Basis, a greater New York area startup, has raised a staggering $133 million to solve the problem of wildly volatile cryptocurrencies. It raised the amount from investors such as Bain Capital Ventures, GV, Zhenfund, Sky9 Capital, Digital Currency Group and others by presenting an astounding pitch: The creators want to stabilize cryptocurrency by building “an algorithmic central bank”.
Cryptocurrencies are decentralized but not stable, and so, not very useful.
A big barrier to a large scale adoption of cryptocurrencies is its price volatility. There’s just too much speculation, and the unpredictability stops people from trusting and using cryptocurrencies such as bitcoin.
Besides, aren’t local currencies sufficient? Not everywhere.
While no official numbers are available, the political opposition in Venezuela claims that consumer prices rose 46,305 percent in the 12 months ending in June 2018. In countries such as Venezuela with high rates of inflation, weak institutions, and free-falling currencies, cryptocurrencies can save the day. But as can the USD, right?
Zimbabwe, for example, has switched to dollar and incurs significant costs in importing physical USD. This effect is known as dollarization. Other countries, too, are chiming the same.
In Dollar, We Trust
Basis believes that there’s a clear opportunity here. Its white paper says, “a cryptocurrency solution, by which millions of dollars could be transported on one’s phone, seems like a vastly superior alternative to paper dollars in all dollarization scenarios”.
Besides cryptocurrencies have tremendous advantages over fiat. Some like Dash can confirm transactions at a fee lower than credit or debit card, while others are known for how robust and fault-proof they are. But if the cryptocurrencies themselves go through devaluation and are as unstable as the aforementioned local currencies, there really remains no difference.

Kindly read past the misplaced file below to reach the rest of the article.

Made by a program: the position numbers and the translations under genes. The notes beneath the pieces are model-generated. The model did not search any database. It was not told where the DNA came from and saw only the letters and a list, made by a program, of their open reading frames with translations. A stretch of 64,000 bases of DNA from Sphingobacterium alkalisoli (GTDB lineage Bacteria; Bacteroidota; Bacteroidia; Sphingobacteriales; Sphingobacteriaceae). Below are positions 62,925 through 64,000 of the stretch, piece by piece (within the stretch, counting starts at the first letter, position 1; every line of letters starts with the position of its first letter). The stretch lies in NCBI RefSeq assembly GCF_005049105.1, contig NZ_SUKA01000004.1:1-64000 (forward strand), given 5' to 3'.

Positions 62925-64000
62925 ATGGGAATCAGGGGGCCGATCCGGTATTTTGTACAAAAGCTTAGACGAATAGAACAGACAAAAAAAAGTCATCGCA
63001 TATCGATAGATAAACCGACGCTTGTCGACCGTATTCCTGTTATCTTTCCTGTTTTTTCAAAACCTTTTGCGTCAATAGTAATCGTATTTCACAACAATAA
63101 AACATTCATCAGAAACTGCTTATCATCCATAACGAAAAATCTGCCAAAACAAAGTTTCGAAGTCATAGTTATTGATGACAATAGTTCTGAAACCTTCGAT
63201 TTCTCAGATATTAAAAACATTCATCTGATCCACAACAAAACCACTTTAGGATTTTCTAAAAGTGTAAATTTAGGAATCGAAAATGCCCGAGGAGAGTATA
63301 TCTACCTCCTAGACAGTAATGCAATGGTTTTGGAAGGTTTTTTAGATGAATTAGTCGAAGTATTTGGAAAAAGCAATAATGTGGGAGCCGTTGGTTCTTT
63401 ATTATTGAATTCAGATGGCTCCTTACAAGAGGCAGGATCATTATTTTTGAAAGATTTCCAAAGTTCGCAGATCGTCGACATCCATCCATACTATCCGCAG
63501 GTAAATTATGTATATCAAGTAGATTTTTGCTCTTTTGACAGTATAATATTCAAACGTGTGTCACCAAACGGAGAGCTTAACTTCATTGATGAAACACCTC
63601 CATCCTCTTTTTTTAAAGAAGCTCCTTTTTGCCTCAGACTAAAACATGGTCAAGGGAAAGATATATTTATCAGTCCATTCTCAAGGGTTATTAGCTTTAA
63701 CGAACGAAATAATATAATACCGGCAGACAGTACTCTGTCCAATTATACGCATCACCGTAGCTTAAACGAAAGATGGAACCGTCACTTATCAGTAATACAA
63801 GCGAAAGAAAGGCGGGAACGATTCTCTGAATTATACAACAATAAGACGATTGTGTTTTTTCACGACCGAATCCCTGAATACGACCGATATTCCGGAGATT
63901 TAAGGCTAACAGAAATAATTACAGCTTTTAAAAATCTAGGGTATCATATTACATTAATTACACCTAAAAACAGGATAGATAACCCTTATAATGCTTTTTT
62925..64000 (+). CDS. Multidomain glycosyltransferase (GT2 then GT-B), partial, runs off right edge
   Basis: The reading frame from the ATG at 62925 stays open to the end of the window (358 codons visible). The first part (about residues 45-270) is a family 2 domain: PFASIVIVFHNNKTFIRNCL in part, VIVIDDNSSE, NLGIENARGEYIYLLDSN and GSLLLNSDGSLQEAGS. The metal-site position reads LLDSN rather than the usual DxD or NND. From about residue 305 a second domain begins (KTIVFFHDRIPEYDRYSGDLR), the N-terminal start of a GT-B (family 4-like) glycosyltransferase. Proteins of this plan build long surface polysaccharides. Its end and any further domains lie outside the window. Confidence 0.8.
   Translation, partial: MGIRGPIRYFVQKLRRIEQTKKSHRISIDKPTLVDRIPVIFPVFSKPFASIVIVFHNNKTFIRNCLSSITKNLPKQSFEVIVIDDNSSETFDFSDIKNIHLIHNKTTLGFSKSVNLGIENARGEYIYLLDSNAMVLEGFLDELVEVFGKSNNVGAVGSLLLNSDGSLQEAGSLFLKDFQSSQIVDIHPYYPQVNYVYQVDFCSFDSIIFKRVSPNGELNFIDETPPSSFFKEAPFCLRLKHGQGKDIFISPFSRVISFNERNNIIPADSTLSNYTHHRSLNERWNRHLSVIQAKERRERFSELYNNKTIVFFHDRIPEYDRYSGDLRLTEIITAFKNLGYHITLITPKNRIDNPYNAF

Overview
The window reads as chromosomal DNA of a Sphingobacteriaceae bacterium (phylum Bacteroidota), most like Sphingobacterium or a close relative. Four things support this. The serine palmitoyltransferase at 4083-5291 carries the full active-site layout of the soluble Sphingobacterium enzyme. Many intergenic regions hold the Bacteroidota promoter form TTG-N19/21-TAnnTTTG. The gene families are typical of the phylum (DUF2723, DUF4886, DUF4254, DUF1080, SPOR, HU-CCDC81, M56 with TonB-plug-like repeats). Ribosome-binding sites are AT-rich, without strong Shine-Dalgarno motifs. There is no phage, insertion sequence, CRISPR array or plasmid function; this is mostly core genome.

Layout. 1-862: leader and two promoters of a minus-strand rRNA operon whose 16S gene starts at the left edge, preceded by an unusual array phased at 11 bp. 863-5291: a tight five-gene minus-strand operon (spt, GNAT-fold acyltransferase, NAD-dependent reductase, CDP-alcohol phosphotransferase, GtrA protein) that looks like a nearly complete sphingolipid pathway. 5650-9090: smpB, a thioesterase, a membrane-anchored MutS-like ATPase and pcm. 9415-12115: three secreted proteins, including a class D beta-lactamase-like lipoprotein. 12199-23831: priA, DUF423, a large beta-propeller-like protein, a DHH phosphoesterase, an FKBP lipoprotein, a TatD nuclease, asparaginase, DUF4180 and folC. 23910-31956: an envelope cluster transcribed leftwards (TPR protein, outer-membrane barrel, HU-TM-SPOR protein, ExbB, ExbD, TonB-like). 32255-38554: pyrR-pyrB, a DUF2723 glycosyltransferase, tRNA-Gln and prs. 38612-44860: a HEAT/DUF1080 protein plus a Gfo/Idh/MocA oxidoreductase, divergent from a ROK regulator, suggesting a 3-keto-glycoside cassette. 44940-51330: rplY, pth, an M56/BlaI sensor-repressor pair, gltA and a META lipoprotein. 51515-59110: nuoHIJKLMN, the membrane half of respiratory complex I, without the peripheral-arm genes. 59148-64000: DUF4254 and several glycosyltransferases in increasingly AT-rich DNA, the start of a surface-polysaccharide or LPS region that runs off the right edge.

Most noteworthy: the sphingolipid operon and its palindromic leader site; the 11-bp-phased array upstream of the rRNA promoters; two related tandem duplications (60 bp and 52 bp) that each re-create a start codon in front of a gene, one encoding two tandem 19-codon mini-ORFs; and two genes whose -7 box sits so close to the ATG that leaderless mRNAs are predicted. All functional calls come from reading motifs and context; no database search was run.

Basis, therefore, is trying to question if one would put their money on a price-stable cryptocurrency.
The startup’s big idea is to bring in price stability to cryptocurrency by implementing “the same economic principles relied upon by central banks around the world”. In doing so, the Basis team has built a protocol that, in a decentralized and algorithmic way, automates the core function of a central bank.
Basis’ White Paper explains: Suppose you want to peg a currency like Basis such that 1 token always trades for 1 USD. We’ll show that you can do this by growing or shrinking the supply of tokens in proportion with how far the current exchange rate is from the desired peg.
This growing or shrinking the supply of tokens is similar to what central banks do to adjust inflation. A central bank can basically expand the money supply through open market operations or reserve requirements if prices are going down and contract the money supply if prices are going up. However, instead of doing this manually, Basis “operates as a decentralized, protocol-enforced algorithm, without the need for direct human judgment”.
But How Do They Plan To Achieve This?
Basis’ white paper explains how they will achieve a system where 1 token will always equal 1 USD.